Although the celebration and remembrance of Martin Luther King Jr. will not take place until this upcoming Monday, today we remember him on his birthday.
King would have been 84 years old today and one could only wonder what he would have thought about our world as it stands today. Have we fulfilled his dream of equality throughout sports? Let’s take a look.
If we look at the numbers in baseball, we see a pattern of dwindling amounts of black players at the Major League level. Last season, baseball found itself at an all-time low with only eight percent of its players being black. The number was the lowest since the integration.
This seems like a cause for concern, but the game does have young, black superstars that will appeal to the younger crowd.
Last season David Price won the AL Cy Young award and Andrew McCutchen was in the mix for the NL MVP. The numbers as a whole are at a staggering low, but with black stars such as Price and McCutchen, along with Matt Kemp, the Upton brothers, Jason Heyward and Adam Jones, the chance of an uphill climb in numbers is positive.
Jackie Robinson said that he wouldn’t be satisfied with the state of baseball until there was a black manager and general manger, so as a whole I think he would have to be somewhat pleased.
Looking at football, you see a much different trend than in baseball. At the end of last season, over 70 percent of the league consisted of black players. Most NFL rosters are very dominant with black players.
However, only Russell Wilson, Robert Griffin III, Cam Newton and Josh Freeman were the only everyday starting quarterbacks in the NFL. Michael Vick and Collin Kaepernick both started for consistent stretches as well. All together that is still only six quarterbacks, making up only a little over five percent of the NFL.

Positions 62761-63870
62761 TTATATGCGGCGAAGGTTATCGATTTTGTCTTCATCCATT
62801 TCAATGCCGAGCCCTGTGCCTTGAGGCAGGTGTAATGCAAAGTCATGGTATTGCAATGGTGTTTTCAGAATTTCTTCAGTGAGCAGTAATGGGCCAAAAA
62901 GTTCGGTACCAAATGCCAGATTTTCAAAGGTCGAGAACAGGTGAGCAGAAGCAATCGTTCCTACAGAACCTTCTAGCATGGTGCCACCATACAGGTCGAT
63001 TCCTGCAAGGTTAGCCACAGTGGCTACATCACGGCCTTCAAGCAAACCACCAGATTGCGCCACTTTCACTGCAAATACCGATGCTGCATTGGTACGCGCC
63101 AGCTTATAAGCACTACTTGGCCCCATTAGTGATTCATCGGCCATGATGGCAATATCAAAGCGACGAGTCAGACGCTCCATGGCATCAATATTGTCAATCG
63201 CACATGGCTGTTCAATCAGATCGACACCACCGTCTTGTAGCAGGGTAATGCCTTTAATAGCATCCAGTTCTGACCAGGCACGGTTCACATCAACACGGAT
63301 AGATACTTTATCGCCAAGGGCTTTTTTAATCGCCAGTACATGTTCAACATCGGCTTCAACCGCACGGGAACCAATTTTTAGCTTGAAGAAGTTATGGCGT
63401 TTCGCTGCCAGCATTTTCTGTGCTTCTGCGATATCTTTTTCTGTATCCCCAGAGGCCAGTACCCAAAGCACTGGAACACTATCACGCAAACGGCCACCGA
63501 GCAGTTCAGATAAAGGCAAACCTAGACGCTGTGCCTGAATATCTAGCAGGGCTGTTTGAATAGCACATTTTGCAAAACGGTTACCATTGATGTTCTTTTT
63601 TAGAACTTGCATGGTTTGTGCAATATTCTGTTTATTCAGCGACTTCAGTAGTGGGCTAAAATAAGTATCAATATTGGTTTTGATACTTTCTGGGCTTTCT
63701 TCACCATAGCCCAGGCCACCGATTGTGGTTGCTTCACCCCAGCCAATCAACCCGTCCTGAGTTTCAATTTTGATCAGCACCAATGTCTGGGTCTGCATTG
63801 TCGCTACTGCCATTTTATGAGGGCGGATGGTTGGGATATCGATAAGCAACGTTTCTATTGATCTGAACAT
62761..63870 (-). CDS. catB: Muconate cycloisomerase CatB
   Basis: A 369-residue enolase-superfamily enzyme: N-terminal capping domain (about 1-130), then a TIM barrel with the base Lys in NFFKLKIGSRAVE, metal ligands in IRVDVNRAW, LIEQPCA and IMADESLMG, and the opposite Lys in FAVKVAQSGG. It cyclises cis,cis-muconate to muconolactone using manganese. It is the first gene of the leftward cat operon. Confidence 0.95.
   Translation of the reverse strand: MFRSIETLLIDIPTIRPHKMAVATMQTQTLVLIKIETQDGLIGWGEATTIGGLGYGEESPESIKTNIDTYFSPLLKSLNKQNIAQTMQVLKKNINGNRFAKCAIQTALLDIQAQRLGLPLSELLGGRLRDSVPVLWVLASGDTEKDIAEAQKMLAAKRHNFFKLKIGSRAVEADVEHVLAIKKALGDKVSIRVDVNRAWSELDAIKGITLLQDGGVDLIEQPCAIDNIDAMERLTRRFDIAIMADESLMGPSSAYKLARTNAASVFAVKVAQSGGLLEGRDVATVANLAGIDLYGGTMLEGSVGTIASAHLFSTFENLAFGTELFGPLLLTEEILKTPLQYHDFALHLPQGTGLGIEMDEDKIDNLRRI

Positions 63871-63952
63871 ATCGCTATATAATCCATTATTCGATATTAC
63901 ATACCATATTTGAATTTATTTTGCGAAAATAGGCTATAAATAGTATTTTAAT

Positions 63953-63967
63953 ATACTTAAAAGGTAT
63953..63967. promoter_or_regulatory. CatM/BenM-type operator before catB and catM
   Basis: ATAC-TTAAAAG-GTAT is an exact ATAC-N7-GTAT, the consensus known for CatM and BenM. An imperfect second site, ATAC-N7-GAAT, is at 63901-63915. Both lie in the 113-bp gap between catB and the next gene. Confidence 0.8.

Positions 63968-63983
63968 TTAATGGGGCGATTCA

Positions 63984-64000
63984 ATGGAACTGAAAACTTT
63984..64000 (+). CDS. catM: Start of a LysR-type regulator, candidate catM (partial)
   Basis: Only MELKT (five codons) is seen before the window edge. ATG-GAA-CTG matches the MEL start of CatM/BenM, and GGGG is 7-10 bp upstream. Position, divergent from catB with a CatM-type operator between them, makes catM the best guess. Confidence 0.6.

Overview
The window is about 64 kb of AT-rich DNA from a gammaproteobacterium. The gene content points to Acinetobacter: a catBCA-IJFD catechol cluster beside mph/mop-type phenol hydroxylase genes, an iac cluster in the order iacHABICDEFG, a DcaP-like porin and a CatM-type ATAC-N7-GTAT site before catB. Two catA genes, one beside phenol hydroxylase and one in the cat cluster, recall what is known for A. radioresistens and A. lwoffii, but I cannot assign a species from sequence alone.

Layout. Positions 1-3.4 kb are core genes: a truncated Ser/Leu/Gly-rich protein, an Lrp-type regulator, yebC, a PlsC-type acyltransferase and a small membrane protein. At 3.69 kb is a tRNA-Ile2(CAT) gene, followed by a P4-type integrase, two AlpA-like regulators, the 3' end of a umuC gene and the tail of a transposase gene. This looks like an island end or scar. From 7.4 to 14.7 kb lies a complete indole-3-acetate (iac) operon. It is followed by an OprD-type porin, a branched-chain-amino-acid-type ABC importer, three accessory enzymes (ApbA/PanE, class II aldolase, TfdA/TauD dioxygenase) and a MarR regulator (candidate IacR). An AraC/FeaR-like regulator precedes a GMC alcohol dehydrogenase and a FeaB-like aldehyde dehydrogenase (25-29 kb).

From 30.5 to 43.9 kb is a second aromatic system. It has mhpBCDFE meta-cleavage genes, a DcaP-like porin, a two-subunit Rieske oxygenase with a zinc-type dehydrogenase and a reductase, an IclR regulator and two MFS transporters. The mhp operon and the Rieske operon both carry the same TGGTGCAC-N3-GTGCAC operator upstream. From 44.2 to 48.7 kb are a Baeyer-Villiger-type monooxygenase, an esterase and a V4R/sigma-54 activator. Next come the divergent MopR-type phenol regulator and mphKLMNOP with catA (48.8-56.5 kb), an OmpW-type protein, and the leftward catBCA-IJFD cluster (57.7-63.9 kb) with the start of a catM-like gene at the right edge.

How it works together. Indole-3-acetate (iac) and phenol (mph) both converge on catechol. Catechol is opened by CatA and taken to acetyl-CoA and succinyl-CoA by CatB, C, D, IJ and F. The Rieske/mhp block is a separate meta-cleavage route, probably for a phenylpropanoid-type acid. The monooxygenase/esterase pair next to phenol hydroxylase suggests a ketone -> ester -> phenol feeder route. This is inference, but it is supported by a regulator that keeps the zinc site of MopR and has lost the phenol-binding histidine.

Of those six quarterbacks, three of them, which are all first-year starters, made the playoffs this season. As a whole the NFL is clearly dominant with black players and the future is bright with young quarterbacks.
Along with football, basketball is another dominant sport with black athletes.
Last season, an overwhelming 78 percent of the NBA was made-up of black athletes. In 2011-12, the MVP (LeBron James), Sixth Man of the Year (James Harden), Defensive Player of the Year (Tyson Chandler), and Rookie of the Year (Kyrie Irving) were all black athletes.
In the NBA it is a rarity to see a majority of white players on the floor together.
Also, former three-time all-star Kevin Johnson is currently the mayor of Sacramento.
Compared to when Martin Luther King Jr. gave his “I have a dream,” speech on August 28, 1963, I would have to think King has a smile on his face with the equality opportunities in sports as a whole today.